Thursday, 2 of April of 2015

Archives from month » May, 2014

The Victory Garden at Andrew’s Legacy

During  World War I and World War II, the government called upon its citizens to raise vegetables, fruits and herbs in their yards to help reduce the pressure on public food supply brought about by shortages caused by the war. These gardens were called “Victory Gardens” because of their link to the war effort. At that time it was estimated that one third of the vegetables produced in the United States came from Victory Gardens. In addition to indirectly aiding the war effort, these gardens served to boost morale and help people feel empowered by contributing to the national good and rewarding them by the direct fruits of their own labor. The US War Dept. made the connection that by lowering demand for fruits and vegetables it would lower the price and better enable the government to feed the troups, freeing up funds for military equipment.

And during WWII, the MacNish family rose to their patriotic duty and planted a victory garden. They raised many varieties of fruits and vegetables and canned them for the winter or stored them in the root cellar (an unheated subterranean basement, with no living space over it, specifically designed to store root vegetables.) And the MacNishes never stopped. They continued to turn the soil and produce a crop year after year. There is a shoe box in the attic filled with indian arrow heads and tomahawk heads that were found in the ground when the soil was turned for the garden.

Over the years the garden has expanded and contracted in size, but it never went away, making it one of the few Victory Gardens that remains in continuous cultivation in the United States. At Andrew’s Legacy, we are proud of this fact and we always refer to it as “our Victory Garden.”


A poster promoting Victory gardens and giving information on how people can get free books from the government on how to plant, dry and can.


Andrew’s Legacy’s Victory Garden, shown with tomatoes, eggplant, squash, basil, cutting flowers and ornamental plants.

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Life on the Front Porch.

Over the years the popularity of a having a front porch, or any porch at all has risen and fallen in the United States. 100 years ago, few houses were built without them. This was for a lot of reasons. One of them being the lack of air conditioning necessitated a “civilized” outdoor area to cool off, out of doors and out of the sun, but still close enough to the comforts of home. Many wrap-around porches ended at a door to the dining room with an area large enough to hold the table, making it easy for the meal to move from the dining room to the porch. The porch was also a transitional area, a half-way point between the outdoors and the indoors. Umbrellas could be closed without getting your head wet or splashing water around the foyer. Strangers could be met in relative comfort, while putting the homeowner at ease. Passers-by could be greeted, or you could just sit and read a good book or take a nap. The decline of the porch started in the 30s and the porch all but disappeared by the late 50s. Porches were so unpopular that many of them were removed in the 60s. The fact that porches can be difficult and costly to maintain because of their exposure to the environment is often cited as the reason for their removal. The Macnish’s at Andrew’s Legacy were no exception to that trend, the front porch of the house was removed in the late 60s and the faced was altered to the then popular colonial revival look. But our front porch experiences a revival as well, and when we were doing the renovation for the Bed and Breakfast we decided to put the porch back on. Following the original blueprints of the house and old pictures, the porch was restored to its original specifications, with a notable alteration, we decided to make it wrap around. And we are very glad we did restore it. Not only did it significantly alter the look of the house in a positive and dramatic way, but we found we love it as a great place to entertain, hang-out and relax. Guests love the porch, they can sit in the rockers at the front and watch the world go by while enjoy breakfast or coffee, relax in the wicker chairs on the side, or take a nap in the hammock on the other side. We have had great fun with friends who drop by for impromptu wine and cheese parties on the porch, and it was the hub of our ice cream social and garden tours. The relaxation and leisure of the porch also inspires romance as it’s a place where more than few marriage proposals have taken place. So come out to Andrew’s legacy and experience life on our porch.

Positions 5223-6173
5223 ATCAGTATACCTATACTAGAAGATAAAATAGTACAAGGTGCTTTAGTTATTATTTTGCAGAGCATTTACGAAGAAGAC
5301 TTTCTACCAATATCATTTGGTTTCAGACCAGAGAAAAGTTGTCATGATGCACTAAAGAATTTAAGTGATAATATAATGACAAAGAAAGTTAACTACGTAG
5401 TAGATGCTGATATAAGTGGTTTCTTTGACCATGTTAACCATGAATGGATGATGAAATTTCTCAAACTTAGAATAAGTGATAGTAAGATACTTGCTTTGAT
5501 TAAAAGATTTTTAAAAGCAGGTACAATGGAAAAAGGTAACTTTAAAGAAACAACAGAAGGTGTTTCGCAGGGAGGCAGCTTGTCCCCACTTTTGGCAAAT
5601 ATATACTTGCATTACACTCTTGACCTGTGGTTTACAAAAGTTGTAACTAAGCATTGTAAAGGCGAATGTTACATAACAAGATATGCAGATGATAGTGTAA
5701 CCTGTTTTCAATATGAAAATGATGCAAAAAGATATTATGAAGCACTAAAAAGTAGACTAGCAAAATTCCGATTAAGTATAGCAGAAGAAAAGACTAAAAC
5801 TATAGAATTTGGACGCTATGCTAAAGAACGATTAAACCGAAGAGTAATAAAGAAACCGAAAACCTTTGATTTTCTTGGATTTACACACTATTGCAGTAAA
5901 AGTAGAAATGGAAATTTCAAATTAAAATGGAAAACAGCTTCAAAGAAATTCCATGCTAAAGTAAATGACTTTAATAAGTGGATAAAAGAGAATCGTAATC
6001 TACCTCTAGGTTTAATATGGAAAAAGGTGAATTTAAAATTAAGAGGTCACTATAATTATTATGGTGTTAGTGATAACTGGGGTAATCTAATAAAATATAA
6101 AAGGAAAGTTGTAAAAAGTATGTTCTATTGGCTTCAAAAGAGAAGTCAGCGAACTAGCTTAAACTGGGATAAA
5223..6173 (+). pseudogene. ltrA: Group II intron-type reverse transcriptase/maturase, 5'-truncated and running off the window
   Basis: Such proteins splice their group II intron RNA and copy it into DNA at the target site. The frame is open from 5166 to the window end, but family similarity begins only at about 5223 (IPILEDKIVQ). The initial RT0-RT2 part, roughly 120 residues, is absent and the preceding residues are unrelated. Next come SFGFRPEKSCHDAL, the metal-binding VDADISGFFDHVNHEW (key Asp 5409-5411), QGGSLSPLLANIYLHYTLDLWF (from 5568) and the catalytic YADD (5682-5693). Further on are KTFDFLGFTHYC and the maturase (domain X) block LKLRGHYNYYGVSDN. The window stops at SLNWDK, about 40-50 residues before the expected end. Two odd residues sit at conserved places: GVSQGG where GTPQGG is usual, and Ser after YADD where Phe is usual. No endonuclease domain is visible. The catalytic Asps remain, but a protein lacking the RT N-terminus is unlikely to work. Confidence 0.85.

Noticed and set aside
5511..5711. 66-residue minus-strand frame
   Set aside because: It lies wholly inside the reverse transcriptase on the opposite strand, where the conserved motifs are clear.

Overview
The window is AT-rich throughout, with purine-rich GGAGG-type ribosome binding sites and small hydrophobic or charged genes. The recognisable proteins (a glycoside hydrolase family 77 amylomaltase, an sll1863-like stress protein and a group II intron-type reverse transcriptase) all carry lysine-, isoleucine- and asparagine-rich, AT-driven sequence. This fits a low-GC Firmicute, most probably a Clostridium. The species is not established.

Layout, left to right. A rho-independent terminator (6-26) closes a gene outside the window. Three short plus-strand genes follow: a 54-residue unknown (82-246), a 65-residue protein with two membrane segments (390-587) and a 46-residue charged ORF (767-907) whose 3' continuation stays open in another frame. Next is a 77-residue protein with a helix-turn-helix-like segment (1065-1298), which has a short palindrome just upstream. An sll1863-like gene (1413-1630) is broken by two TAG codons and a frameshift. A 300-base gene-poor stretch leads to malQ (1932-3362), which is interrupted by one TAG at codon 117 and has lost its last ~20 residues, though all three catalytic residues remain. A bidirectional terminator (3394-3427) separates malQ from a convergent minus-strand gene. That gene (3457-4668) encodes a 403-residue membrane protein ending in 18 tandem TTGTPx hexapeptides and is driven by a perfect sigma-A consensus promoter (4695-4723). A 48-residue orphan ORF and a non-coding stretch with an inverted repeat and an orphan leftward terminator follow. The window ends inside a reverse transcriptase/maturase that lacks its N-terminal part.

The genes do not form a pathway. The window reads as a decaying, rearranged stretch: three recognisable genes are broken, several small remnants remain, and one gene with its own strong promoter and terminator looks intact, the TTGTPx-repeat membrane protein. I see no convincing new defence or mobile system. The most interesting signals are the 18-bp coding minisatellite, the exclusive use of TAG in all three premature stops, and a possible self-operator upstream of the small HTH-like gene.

Here is a compilation of an picture of the house in around 1930, showing the facade with the porch, just as it looked at that time. The second picture is a computer rendering of what the house would look like with a wrap around porch based on the same design. The third picture is a “during” shot of what the porch looked like during construction , and the final shot is what it looks like finished.


Here is a montage of the porch during construction.


Nothing says relax, like huge Boston ferns hanging on the porch in moss-lined wire baskets.


A guest enjoys a good book in the wicker furniture in the shade of the porch.


Guests rock and relax in the rockers on the porch.


The porch, all decked out for fourth of July.


The hammock, waiting for a good nap.


The porch, decorated for an ice cream social we held a few years ago.


Another area of the porch during the ice cream social.


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